In This Article Expand or collapse the "in this article" section Anthropology of Islam

  • Introduction
  • Theoretical Essays
  • General Overviews
  • Mysticism and Syncretism
  • Islamic Law
  • Islam in the West
  • Gender Relationships
  • Kinship, Tribal Affiliation, and Social Organization
  • Islam, Politics, and the State
  • Islam and Secularism
  • Acts of Piety and Practices of Learning

Anthropology Anthropology of Islam
Saba Mahmood, Jean-Michel Landry
  • LAST REVIEWED: 23 April 2021
  • LAST MODIFIED: 27 April 2017
  • DOI: 10.1093/obo/9780199766567-0175


The emergence of Islam as an object of anthropological inquiry results from a series of shifts internal to the discipline. Until the late 1960s, anthropologists had centered their attention on the so-called “primitive religions” surviving in remote areas. Through the scientific study of archaic religious forms, Victorian scholars sought to reveal the origins of faith. Functionalist anthropologists largely dropped this quest for origins, but they insisted that primitive and localized religions teach us about the nature of religious sentiments. Meanwhile, the research on Islam was carried out by Orientalists. Even in the anthropological writings of those studying societies shaped by Islamic beliefs, Islam is framed as an element of context, rather than as an object of inquiry. The situation changed following the publication of Clifford Geertz’s Islam Observed (Geertz 1968, cited under Theoretical Essays) and Ernest Gellner’s Saints of the Atlas, (Gellner 1969, cited under Mysticism and Syncretism) which signal the emergence of the anthropology of Islam as a distinct field of research. Yet in spite of this development, Geertz, Gellner, and their pupils never quite challenged the scientific division of labor that assigned to anthropology the task of studying localized religious forms. Rather, they mapped this division onto Islam itself: unlike Orientalists interested in the “scriptural Islam” of the urban elite, they suggested anthropologists focus on the “popular Islam” embraced by small-scale, rural societies. Scholars working within this framework have produced a wealth of ethnographic studies on syncretism, Sufism, mysticism, and other manifestation of religiosity deemed hostile to the urban Islamic orthodoxy. But soon thereafter, following the publication of Edward Said’s Orientalism (1978) and Writing Culture (1986), edited by James Clifford and George Marcus, anthropology came under severe criticism for having produced essentialist and ahistorical cultural descriptions used by colonial powers to reshape non-Western traditions in accordance with their modernist imperial project. Within the field of anthropological scholarship on Islam, these debates were also influenced by Talal Asad’s critical intervention (“The Idea of an Anthropology of Islam”; Asad 1986, cited under Theoretical Essays), questioning the value of separating scriptural Islam from popular Islam, as well as the old division of labor between Orientalists and anthropologists. In many respects, this intervention provided the groundwork to what Bowen 2012 (cited under General Overviews) called the “new anthropology of Islam,” emerging in the early 2000s. Drawing on the various efforts to capture the complexity and diversity of Islamic societies, these recent studies have opened up new sets of questions about law, authority, politics, ethics, and secularism—and pushed them well beyond the limits of the discipline.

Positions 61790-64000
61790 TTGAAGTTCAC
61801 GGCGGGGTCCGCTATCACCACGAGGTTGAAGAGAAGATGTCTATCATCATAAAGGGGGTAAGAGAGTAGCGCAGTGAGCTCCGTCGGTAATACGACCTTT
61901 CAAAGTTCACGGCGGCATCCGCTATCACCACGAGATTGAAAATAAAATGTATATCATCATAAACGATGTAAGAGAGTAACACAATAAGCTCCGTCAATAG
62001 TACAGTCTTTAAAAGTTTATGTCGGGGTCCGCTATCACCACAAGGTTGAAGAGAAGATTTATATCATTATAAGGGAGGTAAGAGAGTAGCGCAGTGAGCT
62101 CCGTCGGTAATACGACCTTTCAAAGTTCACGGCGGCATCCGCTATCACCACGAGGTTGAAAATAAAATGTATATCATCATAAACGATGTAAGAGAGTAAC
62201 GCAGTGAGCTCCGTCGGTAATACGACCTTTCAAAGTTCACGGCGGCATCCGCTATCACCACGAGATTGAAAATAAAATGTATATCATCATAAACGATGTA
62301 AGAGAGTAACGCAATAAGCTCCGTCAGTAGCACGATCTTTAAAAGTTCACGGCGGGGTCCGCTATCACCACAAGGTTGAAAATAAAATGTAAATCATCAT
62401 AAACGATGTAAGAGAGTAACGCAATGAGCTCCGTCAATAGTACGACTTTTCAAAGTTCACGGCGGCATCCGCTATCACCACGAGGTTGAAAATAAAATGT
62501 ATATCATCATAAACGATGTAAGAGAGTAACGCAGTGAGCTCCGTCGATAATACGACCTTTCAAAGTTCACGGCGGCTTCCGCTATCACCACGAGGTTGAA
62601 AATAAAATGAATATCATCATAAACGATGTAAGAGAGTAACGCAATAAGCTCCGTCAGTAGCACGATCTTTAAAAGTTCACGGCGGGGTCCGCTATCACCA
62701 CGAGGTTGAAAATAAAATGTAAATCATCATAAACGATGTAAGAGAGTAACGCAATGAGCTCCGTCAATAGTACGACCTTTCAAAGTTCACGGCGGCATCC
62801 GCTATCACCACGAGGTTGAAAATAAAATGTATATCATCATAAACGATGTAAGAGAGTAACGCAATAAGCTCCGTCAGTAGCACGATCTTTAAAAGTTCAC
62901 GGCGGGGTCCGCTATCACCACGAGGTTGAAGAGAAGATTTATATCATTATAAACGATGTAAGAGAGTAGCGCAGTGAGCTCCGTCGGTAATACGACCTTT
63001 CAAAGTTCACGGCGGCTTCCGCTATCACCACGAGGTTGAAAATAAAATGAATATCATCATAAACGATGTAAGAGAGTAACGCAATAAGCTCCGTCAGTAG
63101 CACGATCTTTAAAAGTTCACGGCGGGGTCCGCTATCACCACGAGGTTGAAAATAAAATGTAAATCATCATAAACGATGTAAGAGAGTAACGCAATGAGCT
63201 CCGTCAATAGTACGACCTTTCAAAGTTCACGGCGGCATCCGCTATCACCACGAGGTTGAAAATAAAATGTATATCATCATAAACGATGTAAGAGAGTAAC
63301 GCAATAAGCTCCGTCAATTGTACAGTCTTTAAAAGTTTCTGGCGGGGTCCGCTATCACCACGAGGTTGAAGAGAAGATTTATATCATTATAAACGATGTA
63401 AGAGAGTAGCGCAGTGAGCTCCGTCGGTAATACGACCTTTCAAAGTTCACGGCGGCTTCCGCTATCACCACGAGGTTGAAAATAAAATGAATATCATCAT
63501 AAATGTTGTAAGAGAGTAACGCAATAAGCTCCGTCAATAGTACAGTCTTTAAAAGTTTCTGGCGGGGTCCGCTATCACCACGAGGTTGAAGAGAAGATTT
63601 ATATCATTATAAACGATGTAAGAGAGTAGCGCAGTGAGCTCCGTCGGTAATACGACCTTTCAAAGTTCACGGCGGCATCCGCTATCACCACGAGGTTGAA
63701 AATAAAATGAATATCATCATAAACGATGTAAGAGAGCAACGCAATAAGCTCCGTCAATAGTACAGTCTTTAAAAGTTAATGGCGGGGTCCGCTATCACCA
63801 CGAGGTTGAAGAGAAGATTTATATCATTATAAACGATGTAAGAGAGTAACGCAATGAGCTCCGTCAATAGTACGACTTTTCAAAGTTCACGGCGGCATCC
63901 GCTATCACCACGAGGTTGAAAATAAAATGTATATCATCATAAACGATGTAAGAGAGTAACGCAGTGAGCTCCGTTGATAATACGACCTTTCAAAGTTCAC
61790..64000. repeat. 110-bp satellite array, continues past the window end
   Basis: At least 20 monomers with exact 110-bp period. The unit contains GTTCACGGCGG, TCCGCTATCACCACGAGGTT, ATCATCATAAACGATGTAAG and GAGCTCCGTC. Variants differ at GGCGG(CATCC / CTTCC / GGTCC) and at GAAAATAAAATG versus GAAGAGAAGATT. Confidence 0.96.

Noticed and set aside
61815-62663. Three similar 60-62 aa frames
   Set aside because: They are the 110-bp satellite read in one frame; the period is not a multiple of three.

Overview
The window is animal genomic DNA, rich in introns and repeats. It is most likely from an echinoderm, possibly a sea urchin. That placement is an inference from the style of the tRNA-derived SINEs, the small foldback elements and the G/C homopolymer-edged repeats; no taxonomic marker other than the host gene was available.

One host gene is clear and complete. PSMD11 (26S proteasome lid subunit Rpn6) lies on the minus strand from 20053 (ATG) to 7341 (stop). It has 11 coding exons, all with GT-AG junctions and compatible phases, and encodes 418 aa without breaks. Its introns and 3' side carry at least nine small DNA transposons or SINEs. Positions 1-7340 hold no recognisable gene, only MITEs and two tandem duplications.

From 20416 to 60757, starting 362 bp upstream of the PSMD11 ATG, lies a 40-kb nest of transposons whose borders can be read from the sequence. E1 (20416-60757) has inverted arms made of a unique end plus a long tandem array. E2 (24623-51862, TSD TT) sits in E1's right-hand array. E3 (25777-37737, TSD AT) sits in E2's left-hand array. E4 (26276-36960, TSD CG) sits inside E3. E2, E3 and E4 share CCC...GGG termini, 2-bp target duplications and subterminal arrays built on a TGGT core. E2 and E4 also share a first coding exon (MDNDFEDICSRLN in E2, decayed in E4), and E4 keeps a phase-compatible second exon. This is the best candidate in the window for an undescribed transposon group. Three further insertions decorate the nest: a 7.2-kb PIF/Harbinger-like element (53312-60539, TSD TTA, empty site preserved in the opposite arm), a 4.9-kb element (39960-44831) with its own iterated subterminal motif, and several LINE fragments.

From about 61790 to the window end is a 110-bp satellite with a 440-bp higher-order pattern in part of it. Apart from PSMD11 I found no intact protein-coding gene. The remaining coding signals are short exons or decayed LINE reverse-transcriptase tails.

Theoretical Essays

While anthropologists started researching Islamic societies in the late 1940s, Geertz 1968 was the first to articulate the potential and promises of an anthropological approach to Islam. Arguing that religious life must be studied comparatively, he juxtaposed Indonesian and Moroccan Islamic experiences, but also portrayed “scripturalism” and “mysticism” as two distinct (if not opposed) forms of faith. The theoretical contributions of Gellner 1981 and Gilsenan 1982 reaffirmed this dichotomy between a version of Islam grounded in textual knowledge and mystical forms of faith informed by local beliefs. El-Zein 1977 famously rejected this approach, suggesting instead that anthropologists reckon with the fact that the world is made of multiple “Islams.” These efforts to distinguish various versions of Islam were the target of Asad 1986, a game-changing intervention. Asad argued that although Islamic practices and concepts are heterogeneous, they all aspire to cohere with the founding texts of Islam. Therefore, he added, anthropologists interested in Islam cannot afford to ignore these texts, nor can they overlook the ways in which they inform practices described as “Islamic.”

  • Asad, T. 1986. The idea of an anthropology of Islam. Washington, DC: Center for Contemporary Arab Studies, Georgetown Univ.